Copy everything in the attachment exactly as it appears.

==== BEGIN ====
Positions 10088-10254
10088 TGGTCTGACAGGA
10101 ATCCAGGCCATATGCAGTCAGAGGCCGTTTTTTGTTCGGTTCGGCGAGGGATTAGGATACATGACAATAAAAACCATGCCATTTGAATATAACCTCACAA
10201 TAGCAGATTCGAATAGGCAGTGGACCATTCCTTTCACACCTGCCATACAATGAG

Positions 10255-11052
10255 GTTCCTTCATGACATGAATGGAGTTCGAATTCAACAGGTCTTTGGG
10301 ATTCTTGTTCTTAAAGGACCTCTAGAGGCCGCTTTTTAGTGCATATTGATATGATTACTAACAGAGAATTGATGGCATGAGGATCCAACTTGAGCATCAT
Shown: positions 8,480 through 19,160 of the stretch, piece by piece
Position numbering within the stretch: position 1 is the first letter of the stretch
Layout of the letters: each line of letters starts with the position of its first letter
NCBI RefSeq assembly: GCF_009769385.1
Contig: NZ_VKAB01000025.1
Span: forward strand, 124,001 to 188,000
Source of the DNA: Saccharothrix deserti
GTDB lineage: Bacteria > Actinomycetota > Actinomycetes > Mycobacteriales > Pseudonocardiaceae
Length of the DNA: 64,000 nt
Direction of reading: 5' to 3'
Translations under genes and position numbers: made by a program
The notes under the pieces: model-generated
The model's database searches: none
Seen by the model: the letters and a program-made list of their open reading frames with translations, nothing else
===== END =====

Positions 10088-10254
10088 TGGTCTGACAGGA
10101 ATCCAGGCCATATGCAGTCAGAGGCCGTTTTTTGTTCGGTTCGGCGAGGGATTAGGATACATGACAATAAAAACCATGCCATTTGAATATAACCTCACAA
10201 TAGCAGATTCGAATAGGCAGTGGACCATTCCTTTCACACCTGCCATACAATGAG

Positions 10255-11052
10255 GTTCCTTCATGACATGAATGGAGTTCGAATTCAACAGGTCTTTGGG
10301 ATTCTTGTTCTTAAAGGACCTCTAGAGGCCGCTTTTTAGTGCATATTGATATGATTACTAACAGAGAATTGATGGCATGAGGATCCAACTTGAGCATCAT
Shown: positions 8,480 through 19,160 of the stretch, piece by piece
Position numbering within the stretch: position 1 is the first letter of the stretch
Layout of the letters: each line of letters starts with the position of its first letter
NCBI RefSeq assembly: GCF_009769385.1
Contig: NZ_VKAB01000025.1
Span: forward strand, 124,001 to 188,000
Source of the DNA: Saccharothrix deserti
GTDB lineage: Bacteria > Actinomycetota > Actinomycetes > Mycobacteriales > Pseudonocardiaceae
Length of the DNA: 64,000 nt
Direction of reading: 5' to 3'
Translations under genes and position numbers: made by a program
The notes under the pieces: model-generated
The model's database searches: none
Seen by the model: the letters and a program-made list of their open reading frames with translations, nothing else